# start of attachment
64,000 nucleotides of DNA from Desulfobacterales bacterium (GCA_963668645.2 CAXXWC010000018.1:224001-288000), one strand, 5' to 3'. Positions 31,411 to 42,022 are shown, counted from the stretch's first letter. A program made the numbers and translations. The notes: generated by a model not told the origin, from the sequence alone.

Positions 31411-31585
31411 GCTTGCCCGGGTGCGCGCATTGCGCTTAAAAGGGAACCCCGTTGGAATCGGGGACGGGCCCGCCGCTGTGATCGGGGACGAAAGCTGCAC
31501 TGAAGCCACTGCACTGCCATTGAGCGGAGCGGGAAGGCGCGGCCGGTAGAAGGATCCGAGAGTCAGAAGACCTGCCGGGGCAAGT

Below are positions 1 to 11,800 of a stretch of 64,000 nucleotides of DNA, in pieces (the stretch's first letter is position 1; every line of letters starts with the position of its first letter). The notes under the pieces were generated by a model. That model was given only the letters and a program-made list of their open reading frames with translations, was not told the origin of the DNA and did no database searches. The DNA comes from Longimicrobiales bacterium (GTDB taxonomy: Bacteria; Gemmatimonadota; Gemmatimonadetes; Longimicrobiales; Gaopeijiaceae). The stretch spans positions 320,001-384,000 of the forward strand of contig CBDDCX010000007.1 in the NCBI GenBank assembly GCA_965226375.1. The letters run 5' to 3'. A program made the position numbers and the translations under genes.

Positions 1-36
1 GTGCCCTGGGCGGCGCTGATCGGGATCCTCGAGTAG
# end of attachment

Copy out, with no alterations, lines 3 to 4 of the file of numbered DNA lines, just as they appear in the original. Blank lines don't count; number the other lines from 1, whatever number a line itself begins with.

31411 GCTTGCCCGGGTGCGCGCATTGCGCTTAAAAGGGAACCCCGTTGGAATCGGGGACGGGCCCGCCGCTGTGATCGGGGACGAAAGCTGCAC
31501 TGAAGCCACTGCACTGCCATTGAGCGGAGCGGGAAGGCGCGGCCGGTAGAAGGATCCGAGAGTCAGAAGACCTGCCGGGGCAAGT